BALTIMORE, AUG. 20 -- Amid a sea of small American flags waved by 9,000 applauding Veterans of Foreign Wars delegates here today, President Bush knew he was in friendly territory.

And he told them exactly what they wanted to hear: that "our cause is right" in the Middle East, that U.S. troops and the "steadfast character of American will" can stop Iraq, that "I will hold the government of Iraq responsible for the safety and well being of American citizens held against their will."

The delegates, here for the 91st annual VFW convention, rose to their feet in spirited ovations when Bush entered the stage of the Baltimore Arena and when he left 28 minutes later. They interrupted his speech with applause at least two dozen times.

"He said exactly what I wanted to hear," said Billy Stewart, 58, of Tucson, a Korean War Navy veteran.

"I'm 100 percent behind him" said Jim Creglow, 66, of Ellenwood, Ga., a retired Army sergeant and veteran of Korea and Vietnam. "I hope to God he can resolve {the crisis} without a shooting war . . . . I feel he is taking every step to avoid it."

Bush's speech drew some of its strongest applause when, for the first time, he described the 2,500 Americans held in Kuwait as "hostages," a term the administration had avoided until Iraqi leader Saddam Hussein announced yesterday that he would release American and other foreign nationals if Bush withdrew U.S. forces from Saudi Arabia. Bush spurned the offer.

The foreign nationals in Kuwait "are in fact hostages," Bush said to cheers.

"He made it very clear," said Creglow after the speech. "Using American hostages as pawns, that's wrong."

Walter G. Hogan, commander in chief of the 2.1 million-member VFW, said he was "very pleased with {Bush's} strong remarks," especially his reference to Americans in Kuwait as hostages. "That is a true assessment of the situation" and is more than simply raising the level of rhetoric, Hogan said.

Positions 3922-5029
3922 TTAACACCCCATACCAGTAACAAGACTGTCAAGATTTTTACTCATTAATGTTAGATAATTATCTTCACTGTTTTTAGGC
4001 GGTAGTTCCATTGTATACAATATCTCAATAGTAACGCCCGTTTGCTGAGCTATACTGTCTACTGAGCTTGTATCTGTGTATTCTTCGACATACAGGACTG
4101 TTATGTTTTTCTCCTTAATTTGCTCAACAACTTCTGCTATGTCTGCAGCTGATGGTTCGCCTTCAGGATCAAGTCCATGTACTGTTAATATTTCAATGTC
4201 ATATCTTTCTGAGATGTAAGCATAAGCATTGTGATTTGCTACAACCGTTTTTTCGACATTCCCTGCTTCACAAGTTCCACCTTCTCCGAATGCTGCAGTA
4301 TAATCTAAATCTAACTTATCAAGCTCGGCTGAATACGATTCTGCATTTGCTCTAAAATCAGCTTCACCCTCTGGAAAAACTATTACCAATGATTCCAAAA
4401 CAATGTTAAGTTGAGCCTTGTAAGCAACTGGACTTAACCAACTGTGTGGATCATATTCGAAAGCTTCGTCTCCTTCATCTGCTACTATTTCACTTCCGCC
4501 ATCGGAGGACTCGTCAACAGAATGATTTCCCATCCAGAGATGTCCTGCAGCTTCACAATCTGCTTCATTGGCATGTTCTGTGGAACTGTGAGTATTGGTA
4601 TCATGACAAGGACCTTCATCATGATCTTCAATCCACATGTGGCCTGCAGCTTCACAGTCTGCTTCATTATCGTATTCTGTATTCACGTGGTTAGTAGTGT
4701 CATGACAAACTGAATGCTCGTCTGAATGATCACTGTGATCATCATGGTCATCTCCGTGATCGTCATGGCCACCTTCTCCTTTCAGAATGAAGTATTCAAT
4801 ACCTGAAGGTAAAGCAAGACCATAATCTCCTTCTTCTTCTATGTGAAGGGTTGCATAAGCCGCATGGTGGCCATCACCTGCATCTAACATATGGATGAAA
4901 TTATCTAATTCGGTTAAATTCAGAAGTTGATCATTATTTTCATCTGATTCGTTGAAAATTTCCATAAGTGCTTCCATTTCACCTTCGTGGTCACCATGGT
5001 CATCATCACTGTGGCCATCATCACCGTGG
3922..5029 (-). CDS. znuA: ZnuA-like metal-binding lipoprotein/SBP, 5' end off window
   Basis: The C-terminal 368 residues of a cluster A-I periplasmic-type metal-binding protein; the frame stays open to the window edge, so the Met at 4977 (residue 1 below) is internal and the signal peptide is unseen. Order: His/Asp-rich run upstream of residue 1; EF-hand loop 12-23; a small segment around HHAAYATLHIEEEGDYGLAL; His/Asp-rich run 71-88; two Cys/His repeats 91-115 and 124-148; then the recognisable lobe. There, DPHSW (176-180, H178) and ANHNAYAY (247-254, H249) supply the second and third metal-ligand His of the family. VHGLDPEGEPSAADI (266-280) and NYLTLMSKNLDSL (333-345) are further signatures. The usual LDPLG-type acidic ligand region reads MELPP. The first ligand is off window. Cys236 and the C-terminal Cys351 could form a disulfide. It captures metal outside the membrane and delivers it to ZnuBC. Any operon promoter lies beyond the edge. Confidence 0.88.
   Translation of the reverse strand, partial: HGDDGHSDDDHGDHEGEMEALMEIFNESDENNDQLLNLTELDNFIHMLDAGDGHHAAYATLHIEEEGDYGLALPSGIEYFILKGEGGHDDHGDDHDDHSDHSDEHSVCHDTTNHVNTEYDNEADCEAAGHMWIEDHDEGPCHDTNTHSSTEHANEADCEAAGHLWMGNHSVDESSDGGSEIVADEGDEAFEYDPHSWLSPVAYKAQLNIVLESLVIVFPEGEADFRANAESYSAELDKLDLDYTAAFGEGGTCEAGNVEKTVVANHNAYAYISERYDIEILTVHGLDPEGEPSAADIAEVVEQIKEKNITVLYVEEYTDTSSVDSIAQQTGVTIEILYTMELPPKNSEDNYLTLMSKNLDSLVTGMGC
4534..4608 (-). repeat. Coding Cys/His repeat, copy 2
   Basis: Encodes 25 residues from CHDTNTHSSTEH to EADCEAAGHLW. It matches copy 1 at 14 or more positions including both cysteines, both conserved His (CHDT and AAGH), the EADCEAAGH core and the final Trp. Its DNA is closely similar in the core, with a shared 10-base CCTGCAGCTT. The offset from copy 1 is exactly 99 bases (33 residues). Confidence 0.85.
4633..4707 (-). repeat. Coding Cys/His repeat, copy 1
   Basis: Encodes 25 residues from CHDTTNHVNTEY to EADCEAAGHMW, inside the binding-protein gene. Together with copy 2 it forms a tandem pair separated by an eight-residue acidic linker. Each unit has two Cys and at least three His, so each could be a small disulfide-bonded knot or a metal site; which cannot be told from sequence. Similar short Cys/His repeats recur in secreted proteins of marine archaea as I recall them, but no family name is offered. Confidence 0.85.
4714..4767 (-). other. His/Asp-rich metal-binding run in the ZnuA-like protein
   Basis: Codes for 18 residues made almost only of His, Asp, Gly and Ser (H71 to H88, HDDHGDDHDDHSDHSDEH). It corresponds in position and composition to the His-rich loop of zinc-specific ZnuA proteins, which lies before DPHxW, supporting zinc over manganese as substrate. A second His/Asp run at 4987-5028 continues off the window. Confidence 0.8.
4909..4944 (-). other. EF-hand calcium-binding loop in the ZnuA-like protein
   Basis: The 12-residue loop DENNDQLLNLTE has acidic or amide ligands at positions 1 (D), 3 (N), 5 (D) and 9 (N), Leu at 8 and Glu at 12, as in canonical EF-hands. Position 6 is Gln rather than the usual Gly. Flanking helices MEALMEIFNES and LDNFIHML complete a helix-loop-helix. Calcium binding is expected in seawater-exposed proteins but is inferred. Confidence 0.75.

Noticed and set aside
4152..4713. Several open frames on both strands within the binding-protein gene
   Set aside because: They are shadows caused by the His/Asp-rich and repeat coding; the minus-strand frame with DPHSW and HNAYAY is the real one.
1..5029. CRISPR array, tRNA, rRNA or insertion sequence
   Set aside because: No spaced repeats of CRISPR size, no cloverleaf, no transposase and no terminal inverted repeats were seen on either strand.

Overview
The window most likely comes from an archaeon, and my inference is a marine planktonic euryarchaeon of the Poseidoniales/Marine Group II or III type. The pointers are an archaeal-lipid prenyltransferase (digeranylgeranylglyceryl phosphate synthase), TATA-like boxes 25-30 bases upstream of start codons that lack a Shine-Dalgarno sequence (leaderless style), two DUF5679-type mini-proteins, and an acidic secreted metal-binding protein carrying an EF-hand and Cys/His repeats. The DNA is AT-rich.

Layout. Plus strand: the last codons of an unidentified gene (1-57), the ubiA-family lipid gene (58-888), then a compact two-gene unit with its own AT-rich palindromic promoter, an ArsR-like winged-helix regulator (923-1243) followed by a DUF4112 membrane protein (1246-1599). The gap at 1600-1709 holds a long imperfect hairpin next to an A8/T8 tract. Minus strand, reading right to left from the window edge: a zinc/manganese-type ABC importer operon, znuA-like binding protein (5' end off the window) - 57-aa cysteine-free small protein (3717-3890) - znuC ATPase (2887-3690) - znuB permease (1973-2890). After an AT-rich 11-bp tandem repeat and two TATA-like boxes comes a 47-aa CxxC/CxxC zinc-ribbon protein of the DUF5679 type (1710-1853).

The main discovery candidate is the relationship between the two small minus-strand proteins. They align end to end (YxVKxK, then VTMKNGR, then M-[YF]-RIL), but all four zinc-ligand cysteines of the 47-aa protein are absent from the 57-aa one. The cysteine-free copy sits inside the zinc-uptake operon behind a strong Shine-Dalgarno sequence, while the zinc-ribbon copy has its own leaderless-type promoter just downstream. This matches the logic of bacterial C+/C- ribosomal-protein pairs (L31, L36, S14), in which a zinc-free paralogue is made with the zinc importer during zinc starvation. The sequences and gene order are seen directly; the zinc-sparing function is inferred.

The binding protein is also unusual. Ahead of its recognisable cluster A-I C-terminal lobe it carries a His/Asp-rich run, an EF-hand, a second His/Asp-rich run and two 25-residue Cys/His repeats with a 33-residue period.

Asked whether the administration's switch from such terms as "restrictees" and "detainees" to "hostages" provides a further legal justification for military action against Iraq, Hogan said, "It indicates to Saddam Hussein that the president means business . . . . We don't like to to be threatened, and we want our hostages released."

Hogan, who met privately with Bush last week in Washington, said the president has done "an excellent job" in generating world support for U.S. intervention in the Middle East. "I think more countries will join," he said, "not only in the . . . naval blockade, but with ground troops."

Rank-and-file VFW members interviewed after the speech agreed. "Indeed, {Bush} does mean business," said Kevin Anderson, 54, a Vietnam veteran from Bismarck, N.D. He said his son-in-law, Ralph Heier, an Army sergeant stationed at Fort Bliss, Tex., has just shipped out with his unit to Saudi Arabia.

Even with this personal impact, Anderson said he favors Bush's decision for a massive military buildup in the Middle East.

Bush "is a firm believer that you maintain peace with strength," Anderson said. "The peace of the world is foremost in his mind."

"The president said whatever it takes, do it. I agree with that," said Ken Britter, 52, an Air Force veteran of Vietnam from Germantown. "If we need more {ground forces in the Middle East}, we ought to be committed to that."

Outside the arena, about a dozen anti-war demonstrators stood in the morning drizzle, protesting U.S. military deployment to the Middle East. But their chants were often drowned out by passing VFW delegates. "Go on home . . . . Get a job," the delegates shouted.